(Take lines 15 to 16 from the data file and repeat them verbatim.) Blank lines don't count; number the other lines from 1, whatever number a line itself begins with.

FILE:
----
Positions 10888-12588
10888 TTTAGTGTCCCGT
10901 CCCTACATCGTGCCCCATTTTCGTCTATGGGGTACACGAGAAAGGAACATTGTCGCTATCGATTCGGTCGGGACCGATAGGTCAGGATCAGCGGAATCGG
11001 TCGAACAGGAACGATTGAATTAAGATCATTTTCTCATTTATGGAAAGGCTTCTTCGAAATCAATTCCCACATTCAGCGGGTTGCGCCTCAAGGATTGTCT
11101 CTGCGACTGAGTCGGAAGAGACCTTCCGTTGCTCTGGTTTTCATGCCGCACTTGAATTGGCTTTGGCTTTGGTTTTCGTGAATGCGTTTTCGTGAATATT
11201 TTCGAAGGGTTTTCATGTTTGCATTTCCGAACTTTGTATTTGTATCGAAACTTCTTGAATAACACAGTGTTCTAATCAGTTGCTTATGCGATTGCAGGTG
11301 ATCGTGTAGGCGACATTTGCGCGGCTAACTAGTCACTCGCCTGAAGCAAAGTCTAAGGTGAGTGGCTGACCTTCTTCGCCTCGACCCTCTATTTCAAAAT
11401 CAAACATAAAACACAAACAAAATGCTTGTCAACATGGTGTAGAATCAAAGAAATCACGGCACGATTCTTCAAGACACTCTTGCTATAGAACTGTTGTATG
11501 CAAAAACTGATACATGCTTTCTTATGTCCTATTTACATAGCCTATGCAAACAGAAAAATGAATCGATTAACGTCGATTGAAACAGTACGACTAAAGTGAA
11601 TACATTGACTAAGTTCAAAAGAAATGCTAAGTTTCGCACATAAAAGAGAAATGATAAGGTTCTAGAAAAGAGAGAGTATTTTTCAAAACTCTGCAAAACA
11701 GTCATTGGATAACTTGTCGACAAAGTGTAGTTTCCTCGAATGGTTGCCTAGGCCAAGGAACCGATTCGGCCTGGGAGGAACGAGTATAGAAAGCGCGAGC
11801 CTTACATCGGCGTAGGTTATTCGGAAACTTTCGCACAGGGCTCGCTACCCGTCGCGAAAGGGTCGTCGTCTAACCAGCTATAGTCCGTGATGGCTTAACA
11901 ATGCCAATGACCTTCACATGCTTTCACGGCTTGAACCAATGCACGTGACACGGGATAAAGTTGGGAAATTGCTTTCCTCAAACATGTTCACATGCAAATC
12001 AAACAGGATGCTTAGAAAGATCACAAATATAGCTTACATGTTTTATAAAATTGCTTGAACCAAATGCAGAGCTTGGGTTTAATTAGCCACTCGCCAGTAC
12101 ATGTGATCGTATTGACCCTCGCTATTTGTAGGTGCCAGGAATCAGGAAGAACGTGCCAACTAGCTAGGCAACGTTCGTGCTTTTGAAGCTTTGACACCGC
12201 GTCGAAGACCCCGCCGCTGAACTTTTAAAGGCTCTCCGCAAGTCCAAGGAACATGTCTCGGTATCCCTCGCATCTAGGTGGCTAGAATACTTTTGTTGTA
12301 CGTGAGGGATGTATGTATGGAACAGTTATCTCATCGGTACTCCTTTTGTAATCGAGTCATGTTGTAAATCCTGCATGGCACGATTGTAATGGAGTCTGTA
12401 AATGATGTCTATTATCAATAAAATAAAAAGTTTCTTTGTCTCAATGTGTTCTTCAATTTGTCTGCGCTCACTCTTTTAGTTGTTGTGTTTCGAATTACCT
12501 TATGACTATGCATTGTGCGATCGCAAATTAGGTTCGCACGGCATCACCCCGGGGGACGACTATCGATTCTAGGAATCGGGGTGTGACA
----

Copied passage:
12101 ATGTGATCGTATTGACCCTCGCTATTTGTAGGTGCCAGGAATCAGGAAGAACGTGCCAACTAGCTAGGCAACGTTCGTGCTTTTGAAGCTTTGACACCGC
12201 GTCGAAGACCCCGCCGCTGAACTTTTAAAGGCTCTCCGCAAGTCCAAGGAACATGTCTCGGTATCCCTCGCATCTAGGTGGCTAGAATACTTTTGTTGTA